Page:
6. Hello! I'm trying to decide between Columbia (Mechanical) and Carnegie Mellon (MSE). My field of interest between mechanics and materials, so I've applied for accordingly. Both are not funded programs and I'm told that for both of them getting funding as RA/TA is difficult. My immediate goal would be to take up a job. Which one would be better for employment? I've heard Columbia is more of a business-minded school and also NYC has relatively less opportunities for engineering than for business. But then there's the Ivy league tag. What should I do?
  7. Saw some other majors that had a thread for people to post where they chose to accept and which school they are declining. Thought it might be interesting to see!
  8. Saw some other majors that had a thread for people to post where they chose to accept and which school they are declining. Thought it might be interesting to see!
  9. Hey guys, Just posting on here as I'm super nervous and not sure as to what to do. So I applied for PhD in MatSci and am trying to decide between UC Davis, UCLA and UCSD. Now I really like the UCSD research as they have a lot of faculty working with physics related stuff (I have a BS in physics) but I don't have gauranteed funding. One of my POI's at UCSD says he can't guarantee me anything between when I messaged him and April 15 so I can't base my decision on him, and others say they don't have funding for a GSR this year and they'd take me next year Similar situation for UCLA, one of my POIs says no funding and another says that he will take students but it's competitive and I'm not gauranteed anything. UC Davis however has given me $29K fellowship offer but I'm not sure if their research aligns with my interests as they focus heavily on biomaterials. So UCSD has a better reputation overall and I think better research opportunities but since it's so expensive to attend and I'm out of state it seems incredibly risky to me. Same with UCLA. I was told I could apply for physics TA positions and the Physics department usually gives some TA ships to students from other departments each quarter in both schools so should I hope for that and keep contacting professors? Or go with UC Davis even though it doesn't have as good a rep as UCSD or UCLA and the research may not be as appealing to me now as that of other schools? On a side note has anyone here TA'd for Physics department or some other department while in MatSci at either UCSD or UCLA? All help in these trying times is greatly appreciated!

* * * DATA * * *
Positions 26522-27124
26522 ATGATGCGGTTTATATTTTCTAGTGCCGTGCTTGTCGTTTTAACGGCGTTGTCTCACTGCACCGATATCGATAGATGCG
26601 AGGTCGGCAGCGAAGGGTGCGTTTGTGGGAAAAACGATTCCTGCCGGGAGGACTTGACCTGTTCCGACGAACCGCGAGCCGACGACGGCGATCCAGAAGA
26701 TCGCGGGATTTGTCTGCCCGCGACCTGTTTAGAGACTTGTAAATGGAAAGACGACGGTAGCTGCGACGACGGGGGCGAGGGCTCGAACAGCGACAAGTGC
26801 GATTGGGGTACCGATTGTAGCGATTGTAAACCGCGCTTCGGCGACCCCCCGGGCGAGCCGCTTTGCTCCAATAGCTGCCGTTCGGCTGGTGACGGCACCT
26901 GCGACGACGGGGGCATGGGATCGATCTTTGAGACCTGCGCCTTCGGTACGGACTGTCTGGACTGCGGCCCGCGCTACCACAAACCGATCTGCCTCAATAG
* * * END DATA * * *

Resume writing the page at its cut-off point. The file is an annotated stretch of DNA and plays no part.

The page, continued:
10. Hey everyone! I have a rather difficult decision before me, I would really appreciate help I am a student from India (woman) with a Bachelors' degree in Polymer Science and Technology GRE 339/ TOEFL 119/ GPA 3.95 I have acceptances to 1)UIUC - Materials Science and Engineering and 2)UMich Ann Arbor - Macromolecular Science and Engineering (both for Masters, funded) Which of the universities would offer me better opportunities in terms of jobs in the industry? The basic dilemma lies in whether I should choose to diversify my field by joining a materials science program or whether I must delve deeper into polymer and macromolecular science studies. Thank you in advance for your inputs!
  11. I am wondering if anyone can give me a good idea of Drexel's reputation in MatSci at the graduate level? I am confused because their ranking varies pretty dramatically between US News and NRC (top 40 vs. top 10). On a related note, there is a similar discrepancy for Cornell's program, in the opposite direction (i.e. top 10 on US News, top 40 on NRC). Does anyone know what is up with these variations?